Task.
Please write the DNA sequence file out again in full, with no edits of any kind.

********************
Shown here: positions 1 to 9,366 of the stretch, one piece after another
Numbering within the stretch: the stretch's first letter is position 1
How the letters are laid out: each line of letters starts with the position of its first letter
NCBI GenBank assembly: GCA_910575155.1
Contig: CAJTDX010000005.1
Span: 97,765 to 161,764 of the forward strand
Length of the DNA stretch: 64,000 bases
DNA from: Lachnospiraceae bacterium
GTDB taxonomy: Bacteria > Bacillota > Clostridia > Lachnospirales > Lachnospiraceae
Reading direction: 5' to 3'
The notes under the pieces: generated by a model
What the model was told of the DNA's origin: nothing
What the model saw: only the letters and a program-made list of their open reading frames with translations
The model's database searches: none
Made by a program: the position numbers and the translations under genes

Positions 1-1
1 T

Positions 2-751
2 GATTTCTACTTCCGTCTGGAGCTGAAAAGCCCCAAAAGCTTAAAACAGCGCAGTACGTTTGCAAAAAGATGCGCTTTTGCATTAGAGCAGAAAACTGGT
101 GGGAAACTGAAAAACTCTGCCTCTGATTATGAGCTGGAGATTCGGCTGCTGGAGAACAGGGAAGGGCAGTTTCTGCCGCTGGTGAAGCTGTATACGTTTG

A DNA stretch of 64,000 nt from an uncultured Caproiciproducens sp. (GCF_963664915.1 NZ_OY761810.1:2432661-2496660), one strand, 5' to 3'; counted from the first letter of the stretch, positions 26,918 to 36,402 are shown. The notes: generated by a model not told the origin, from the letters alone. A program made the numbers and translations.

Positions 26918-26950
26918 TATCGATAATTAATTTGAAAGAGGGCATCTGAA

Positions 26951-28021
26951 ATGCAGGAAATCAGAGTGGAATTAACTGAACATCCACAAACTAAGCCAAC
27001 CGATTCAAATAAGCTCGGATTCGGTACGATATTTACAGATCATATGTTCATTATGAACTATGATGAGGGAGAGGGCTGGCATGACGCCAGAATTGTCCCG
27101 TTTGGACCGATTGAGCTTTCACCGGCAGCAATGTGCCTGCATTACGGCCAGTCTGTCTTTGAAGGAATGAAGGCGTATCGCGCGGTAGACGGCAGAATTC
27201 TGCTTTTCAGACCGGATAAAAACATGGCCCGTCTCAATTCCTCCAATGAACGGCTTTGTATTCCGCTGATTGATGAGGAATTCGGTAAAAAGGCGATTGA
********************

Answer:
Shown here: positions 1 to 9,366 of the stretch, one piece after another
Numbering within the stretch: the stretch's first letter is position 1
How the letters are laid out: each line of letters starts with the position of its first letter
NCBI GenBank assembly: GCA_910575155.1
Contig: CAJTDX010000005.1
Span: 97,765 to 161,764 of the forward strand
Length of the DNA stretch: 64,000 bases
DNA from: Lachnospiraceae bacterium
GTDB taxonomy: Bacteria > Bacillota > Clostridia > Lachnospirales > Lachnospiraceae
Reading direction: 5' to 3'
The notes under the pieces: generated by a model
What the model was told of the DNA's origin: nothing
What the model saw: only the letters and a program-made list of their open reading frames with translations
The model's database searches: none
Made by a program: the position numbers and the translations under genes

Positions 1-1
1 T

Positions 2-751
2 GATTTCTACTTCCGTCTGGAGCTGAAAAGCCCCAAAAGCTTAAAACAGCGCAGTACGTTTGCAAAAAGATGCGCTTTTGCATTAGAGCAGAAAACTGGT
101 GGGAAACTGAAAAACTCTGCCTCTGATTATGAGCTGGAGATTCGGCTGCTGGAGAACAGGGAAGGGCAGTTTCTGCCGCTGGTGAAGCTGTATACGTTTG

A DNA stretch of 64,000 nt from an uncultured Caproiciproducens sp. (GCF_963664915.1 NZ_OY761810.1:2432661-2496660), one strand, 5' to 3'; counted from the first letter of the stretch, positions 26,918 to 36,402 are shown. The notes: generated by a model not told the origin, from the letters alone. A program made the numbers and translations.

Positions 26918-26950
26918 TATCGATAATTAATTTGAAAGAGGGCATCTGAA

Positions 26951-28021
26951 ATGCAGGAAATCAGAGTGGAATTAACTGAACATCCACAAACTAAGCCAAC
27001 CGATTCAAATAAGCTCGGATTCGGTACGATATTTACAGATCATATGTTCATTATGAACTATGATGAGGGAGAGGGCTGGCATGACGCCAGAATTGTCCCG
27101 TTTGGACCGATTGAGCTTTCACCGGCAGCAATGTGCCTGCATTACGGCCAGTCTGTCTTTGAAGGAATGAAGGCGTATCGCGCGGTAGACGGCAGAATTC
27201 TGCTTTTCAGACCGGATAAAAACATGGCCCGTCTCAATTCCTCCAATGAACGGCTTTGTATTCCGCTGATTGATGAGGAATTCGGTAAAAAGGCGATTGA